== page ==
Joe's Story

 

I don’t remember much about the accident. All I know is that it happened on my motorbike with my partner as passenger. We were crossing the lights behind another vehicle at under 10km/h and a driver ran a red, straight into our path. It turns out the driver of the vehicle that hit us didn’t possess a license. 


I was thrown against a wall along with my motorcycle which was full of petrol. It caught fire and my legs were badly burned, along with other parts of my body. We were lucky. If not for the two nurses who happened to be at the petrol station nearby who had witnessed the accident, one of us might have died.


Two ambulances were called and we were rushed to the Royal Perth Hospital. My partner was transferred to Charles Gairdner Hospital and learned that she had sustained a critical head injury. She hit her head once more when she went to step out of her hospital bed, not realizing one of her legs had been removed. It wasn’t funny at the time, but she’s recovered and it’s something we can look back on and laugh about.


I don’t remember much from the accident because I was immediately sedated and operated on multiple times. I spent 8 or 9 months as a patient in hospital and am eternally grateful, from Fiona’s team and in particular Dale the physician, to all of the nursing staff who had to deal with my lack of patience.


If I was anywhere else in the world, I reckon my legs would have been amputated – that’s what they tell me. Judging from the photos, I feel very lucky to be in WA with our excellent burns service.


Joe had a traction injury of his right arm. His brachial plexus was essentially torn out of his neck and thus his eventual decision, three years later to amputate his arm as it was painful and non-functional without any real prospect of recovery.


I traveled to Melbourne’s Alfred Hospital to enquire about a bionic arm, but unfortunately the nerves in my arm were too badly damaged, with only one working. We are incredibly lucky to have Fiona and her team, and I am extremely grateful to have walkable legs that aren’t plastic. It makes me very happy. I love my doctors and nurses. They would have had a lot to deal with from me, but I am lucky to now understand what goes on in the process of treating a burns patient. Now, if I hear patients in a doctor’s room complaining about how long they’ve waited, I wish they’d understand that there’s probably a very good reason as to why they’re delayed. Doctors, police, ambulances and nurses in Australia don’t get enough recognition. I wouldn’t understand if I hadn’t had my accident, but I’m glad I know now.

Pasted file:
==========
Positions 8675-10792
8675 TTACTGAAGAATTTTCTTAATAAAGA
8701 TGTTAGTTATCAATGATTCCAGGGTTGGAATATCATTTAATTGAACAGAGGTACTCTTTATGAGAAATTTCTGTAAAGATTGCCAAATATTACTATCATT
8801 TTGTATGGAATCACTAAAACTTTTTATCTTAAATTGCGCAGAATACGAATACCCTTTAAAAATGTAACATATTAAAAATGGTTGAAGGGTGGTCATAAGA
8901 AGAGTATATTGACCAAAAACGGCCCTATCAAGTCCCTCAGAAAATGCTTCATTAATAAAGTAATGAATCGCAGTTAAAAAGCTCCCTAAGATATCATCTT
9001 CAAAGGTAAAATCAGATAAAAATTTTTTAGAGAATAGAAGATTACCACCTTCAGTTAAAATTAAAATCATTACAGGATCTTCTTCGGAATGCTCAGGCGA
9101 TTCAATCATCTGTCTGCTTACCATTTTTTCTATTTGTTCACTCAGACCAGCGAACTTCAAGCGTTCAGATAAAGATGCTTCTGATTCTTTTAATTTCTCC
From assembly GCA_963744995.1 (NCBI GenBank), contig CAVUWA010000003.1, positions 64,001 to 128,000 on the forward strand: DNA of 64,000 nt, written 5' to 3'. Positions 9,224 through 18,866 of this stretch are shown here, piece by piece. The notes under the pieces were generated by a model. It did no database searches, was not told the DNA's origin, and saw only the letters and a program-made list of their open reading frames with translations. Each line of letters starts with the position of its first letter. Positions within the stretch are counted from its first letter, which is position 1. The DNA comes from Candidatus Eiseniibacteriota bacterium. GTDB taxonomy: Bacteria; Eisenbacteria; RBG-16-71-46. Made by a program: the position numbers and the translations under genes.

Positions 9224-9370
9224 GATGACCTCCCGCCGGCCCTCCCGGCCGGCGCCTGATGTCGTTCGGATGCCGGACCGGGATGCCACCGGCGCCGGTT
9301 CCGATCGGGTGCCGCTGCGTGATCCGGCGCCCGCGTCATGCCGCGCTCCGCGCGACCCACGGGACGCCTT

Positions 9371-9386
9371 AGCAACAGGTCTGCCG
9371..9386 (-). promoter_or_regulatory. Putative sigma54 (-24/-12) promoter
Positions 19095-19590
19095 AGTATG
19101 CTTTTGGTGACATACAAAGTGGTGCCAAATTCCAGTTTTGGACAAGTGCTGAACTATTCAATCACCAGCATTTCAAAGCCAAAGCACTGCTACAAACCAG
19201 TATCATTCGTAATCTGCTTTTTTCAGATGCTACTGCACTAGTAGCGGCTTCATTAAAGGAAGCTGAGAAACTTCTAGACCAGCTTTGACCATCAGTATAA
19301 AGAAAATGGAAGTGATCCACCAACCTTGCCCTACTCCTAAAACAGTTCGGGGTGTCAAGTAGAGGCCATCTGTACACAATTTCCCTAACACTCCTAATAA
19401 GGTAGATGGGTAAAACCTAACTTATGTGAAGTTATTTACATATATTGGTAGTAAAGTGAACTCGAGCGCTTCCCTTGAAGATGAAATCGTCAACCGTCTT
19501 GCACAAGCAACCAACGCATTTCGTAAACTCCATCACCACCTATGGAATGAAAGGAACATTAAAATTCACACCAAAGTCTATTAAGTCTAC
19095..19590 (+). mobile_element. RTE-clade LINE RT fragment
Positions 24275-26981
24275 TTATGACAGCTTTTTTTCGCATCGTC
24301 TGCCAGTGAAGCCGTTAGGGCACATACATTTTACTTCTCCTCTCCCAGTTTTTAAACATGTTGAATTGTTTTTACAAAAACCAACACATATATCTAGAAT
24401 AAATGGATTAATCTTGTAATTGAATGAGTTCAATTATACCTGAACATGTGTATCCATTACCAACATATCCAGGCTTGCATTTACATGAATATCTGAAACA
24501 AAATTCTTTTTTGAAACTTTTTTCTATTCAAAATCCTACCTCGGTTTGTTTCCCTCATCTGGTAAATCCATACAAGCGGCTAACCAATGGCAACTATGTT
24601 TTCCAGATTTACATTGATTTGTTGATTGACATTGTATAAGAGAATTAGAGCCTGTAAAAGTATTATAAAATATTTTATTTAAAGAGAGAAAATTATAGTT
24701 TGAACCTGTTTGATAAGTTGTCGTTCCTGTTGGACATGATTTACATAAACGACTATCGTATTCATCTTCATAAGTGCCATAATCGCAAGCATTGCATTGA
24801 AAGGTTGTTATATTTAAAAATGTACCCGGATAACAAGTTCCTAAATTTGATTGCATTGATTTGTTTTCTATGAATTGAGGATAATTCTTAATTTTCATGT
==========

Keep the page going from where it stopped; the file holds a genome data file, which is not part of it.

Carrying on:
Now, I’m 63 and I’m going to have a good life traveling, working and spending time with my family and friends. I’m very lucky and extremely proud of Fiona Stanley Hospital – everyone is beautiful and they do a great job. I’ll keep saying it until I can’t anymore. Thank you to Fiona, the burns team and all of the staff and nurses who helped me get to where I am today – opening a pizza shop with my son in Ballajura! Thank you.


Joe is truly inspirational and he has given generously to the Foundation which has enabled us to purchase a portable TV and DVD for our inpatients for their use during their stay at the Burns Unit. Thank you Joe!

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